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Looking back with pride - Maryan Street

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Maryan Street joined the Labour Party in 1984, was President from 1995-1997 and became an MP in 2005. She talked to Labour Voices about her Labour journey and the people, events and achievements she recalls with the greatest pride.

I began my long association with the union movement as a young teacher. I saw teaching and the union as change agents and it was not a great step from there to recognise the Labour Party as a change agent too, representing the values I hold dear. I joined in 1984 and began delivering pamphlets for my local MP, Richard Prebble!

I cut my campaign teeth in the marginal seat of Eden for Richard Northey in 1987 and 1990. That was incredibly valuable experience.

Probably the achievement I am most proud of is having prepared the Labour Party for MMP during my time as president, including drawing up the rules and overseeing the consultation process within the party.

We were first out of the blocks, had the first list and understood first that the party vote is the more important. Seventeen years after I wrote the rules they have been reviewed but have not changed very much. That shows how durable decisions can be when you take people with you.

When I left the presidency in the mid-90s I did so with three close friends I didn’t have before I was president - Steve Maharey, David Caygill and Pete Hodgson. They all were or became Ministers of great competence and I valued their friendship highly.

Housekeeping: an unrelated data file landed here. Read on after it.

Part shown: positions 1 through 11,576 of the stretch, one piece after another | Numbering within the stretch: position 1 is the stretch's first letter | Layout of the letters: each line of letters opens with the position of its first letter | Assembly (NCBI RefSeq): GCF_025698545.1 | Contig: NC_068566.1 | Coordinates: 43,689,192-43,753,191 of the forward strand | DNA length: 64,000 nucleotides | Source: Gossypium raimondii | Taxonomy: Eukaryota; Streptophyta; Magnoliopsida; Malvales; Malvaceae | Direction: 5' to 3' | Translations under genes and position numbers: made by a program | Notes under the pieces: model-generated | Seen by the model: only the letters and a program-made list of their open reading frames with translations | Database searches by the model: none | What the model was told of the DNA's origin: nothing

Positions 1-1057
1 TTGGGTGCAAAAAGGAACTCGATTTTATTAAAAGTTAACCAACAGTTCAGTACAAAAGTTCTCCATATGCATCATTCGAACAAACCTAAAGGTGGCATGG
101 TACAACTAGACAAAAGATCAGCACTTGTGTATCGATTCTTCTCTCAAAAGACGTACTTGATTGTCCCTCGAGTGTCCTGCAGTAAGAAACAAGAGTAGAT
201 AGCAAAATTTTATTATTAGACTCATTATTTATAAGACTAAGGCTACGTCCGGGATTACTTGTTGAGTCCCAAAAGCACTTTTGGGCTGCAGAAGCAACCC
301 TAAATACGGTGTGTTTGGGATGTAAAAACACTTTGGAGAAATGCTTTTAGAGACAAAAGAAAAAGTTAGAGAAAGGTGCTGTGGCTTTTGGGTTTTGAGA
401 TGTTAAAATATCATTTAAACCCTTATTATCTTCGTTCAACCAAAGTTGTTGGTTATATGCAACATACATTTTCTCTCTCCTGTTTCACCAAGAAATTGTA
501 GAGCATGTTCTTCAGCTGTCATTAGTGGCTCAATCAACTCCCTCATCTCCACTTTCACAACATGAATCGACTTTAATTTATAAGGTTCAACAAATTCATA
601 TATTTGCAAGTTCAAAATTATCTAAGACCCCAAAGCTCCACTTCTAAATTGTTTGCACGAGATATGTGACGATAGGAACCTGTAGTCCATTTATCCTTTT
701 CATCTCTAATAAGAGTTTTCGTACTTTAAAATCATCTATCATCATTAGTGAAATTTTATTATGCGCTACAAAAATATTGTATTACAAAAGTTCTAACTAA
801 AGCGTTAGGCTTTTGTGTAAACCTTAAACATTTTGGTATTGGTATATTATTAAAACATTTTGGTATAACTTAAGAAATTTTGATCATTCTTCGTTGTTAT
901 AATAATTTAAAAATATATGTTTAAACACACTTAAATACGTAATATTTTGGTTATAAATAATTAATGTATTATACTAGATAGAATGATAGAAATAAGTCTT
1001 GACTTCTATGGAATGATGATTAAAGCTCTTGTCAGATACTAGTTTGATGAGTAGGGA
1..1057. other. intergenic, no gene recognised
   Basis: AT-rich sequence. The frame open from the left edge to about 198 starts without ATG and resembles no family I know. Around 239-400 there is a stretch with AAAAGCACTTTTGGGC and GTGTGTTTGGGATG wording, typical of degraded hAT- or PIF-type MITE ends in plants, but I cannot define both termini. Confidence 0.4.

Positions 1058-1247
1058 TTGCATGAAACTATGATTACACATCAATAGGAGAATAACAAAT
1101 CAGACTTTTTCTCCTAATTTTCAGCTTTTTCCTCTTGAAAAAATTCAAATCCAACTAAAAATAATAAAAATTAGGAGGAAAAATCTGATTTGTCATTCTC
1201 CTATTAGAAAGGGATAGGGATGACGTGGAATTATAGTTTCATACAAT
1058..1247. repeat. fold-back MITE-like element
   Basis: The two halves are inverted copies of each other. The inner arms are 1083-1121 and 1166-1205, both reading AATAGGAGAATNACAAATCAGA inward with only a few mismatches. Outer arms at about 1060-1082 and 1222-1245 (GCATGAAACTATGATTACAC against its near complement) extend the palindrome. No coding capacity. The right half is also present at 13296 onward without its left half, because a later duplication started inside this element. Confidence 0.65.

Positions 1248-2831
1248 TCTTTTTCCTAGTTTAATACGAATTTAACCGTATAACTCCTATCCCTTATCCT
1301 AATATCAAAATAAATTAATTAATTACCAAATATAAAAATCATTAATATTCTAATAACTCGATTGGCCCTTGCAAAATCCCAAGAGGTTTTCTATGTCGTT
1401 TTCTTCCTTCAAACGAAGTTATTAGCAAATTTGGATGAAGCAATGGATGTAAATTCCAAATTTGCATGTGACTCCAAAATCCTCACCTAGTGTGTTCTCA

It is never easy to be party president, particularly when the party loses, and I’d like to pay tribute to Margaret Wilson and Ruth Dyson - both party presidents before me - and to Moira Coatsworth.

Ruth is a staunch friend during good times and bad and a great organiser. Margaret trained me in Party organisation. I remain in awe of her ability to analyse a political situation and to spot strategic opportunities. 

She also connected me with Geoffrey Palmer, who became a friend and mentor. They taught me much about policy, about the role of the state and about what government can and can’t do. They were hugely formative for me.

 

I’m proud to have been involved in Helen Clark’s campaign to be elected as leader in 1993. Despite some very tough times during the first two years, by 1996 it was widely recognised that she would become a great leader – something I had always believed.

Another standout person for me is Michael Cullen. Helen and Michael are, each of them, a colossus in their own right, people of extraordinary calibre whom I value very highly.

All these are famous Labour names. But I want to reflect too on the many other people who serve the party loyally in the electorates, work so hard and share their ability and talents.

It would be impossible to mention all the people here who have supported me in my election campaigns but two standout names are Janice Gill, who ran my first campaign in Nelson in 2008, and Kate Reilly, who ran my other campaigns in Nelson.

The party is fortunate to have such people. Some people wish to become MPs but we rely on those who do not to remain active in the ongoing life and development of the party. They work very hard, share their abilities and talents and are prepared to be a resource to draw upon. There is no victory without them.

The Labour Party has enduring and commonly-held values. If we protect those values into the future, then we will serve New Zealand well.  


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